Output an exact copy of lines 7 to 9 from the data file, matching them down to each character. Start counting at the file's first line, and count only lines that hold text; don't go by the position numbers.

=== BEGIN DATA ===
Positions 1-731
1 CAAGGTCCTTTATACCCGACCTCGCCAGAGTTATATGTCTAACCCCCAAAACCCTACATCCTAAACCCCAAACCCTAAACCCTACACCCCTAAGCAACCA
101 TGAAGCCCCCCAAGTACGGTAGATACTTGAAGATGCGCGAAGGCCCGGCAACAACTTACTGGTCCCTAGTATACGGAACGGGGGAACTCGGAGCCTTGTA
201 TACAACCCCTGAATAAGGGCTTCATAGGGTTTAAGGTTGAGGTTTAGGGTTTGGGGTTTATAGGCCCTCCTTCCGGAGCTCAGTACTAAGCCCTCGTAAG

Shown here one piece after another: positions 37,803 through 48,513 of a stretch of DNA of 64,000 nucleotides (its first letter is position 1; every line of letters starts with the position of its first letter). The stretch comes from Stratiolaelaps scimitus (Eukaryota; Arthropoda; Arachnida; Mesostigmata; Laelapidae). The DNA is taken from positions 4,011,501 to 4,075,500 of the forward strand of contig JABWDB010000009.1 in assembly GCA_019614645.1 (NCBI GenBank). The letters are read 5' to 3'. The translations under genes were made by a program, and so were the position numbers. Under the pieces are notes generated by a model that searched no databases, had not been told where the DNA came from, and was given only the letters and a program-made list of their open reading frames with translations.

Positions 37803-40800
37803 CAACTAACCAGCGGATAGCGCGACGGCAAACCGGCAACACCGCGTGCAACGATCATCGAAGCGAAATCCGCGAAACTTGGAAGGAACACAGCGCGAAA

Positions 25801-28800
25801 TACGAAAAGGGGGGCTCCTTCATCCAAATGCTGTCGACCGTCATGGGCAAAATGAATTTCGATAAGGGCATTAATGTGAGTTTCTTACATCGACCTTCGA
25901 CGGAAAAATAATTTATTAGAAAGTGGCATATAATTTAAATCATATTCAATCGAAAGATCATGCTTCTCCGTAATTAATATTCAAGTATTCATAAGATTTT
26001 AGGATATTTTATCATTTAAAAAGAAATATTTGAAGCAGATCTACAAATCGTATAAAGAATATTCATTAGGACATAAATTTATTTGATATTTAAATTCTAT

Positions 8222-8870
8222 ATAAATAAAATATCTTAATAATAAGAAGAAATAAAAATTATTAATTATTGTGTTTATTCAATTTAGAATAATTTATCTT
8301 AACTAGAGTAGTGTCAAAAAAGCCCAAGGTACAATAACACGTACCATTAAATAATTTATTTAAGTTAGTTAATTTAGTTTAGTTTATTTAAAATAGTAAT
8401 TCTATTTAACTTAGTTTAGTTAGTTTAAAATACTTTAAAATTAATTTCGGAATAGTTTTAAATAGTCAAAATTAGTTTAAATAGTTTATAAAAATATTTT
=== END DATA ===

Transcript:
37803 CAACTAACCAGCGGATAGCGCGACGGCAAACCGGCAACACCGCGTGCAACGATCATCGAAGCGAAATCCGCGAAACTTGGAAGGAACACAGCGCGAAA

Positions 25801-28800
25801 TACGAAAAGGGGGGCTCCTTCATCCAAATGCTGTCGACCGTCATGGGCAAAATGAATTTCGATAAGGGCATTAATGTGAGTTTCTTACATCGACCTTCGA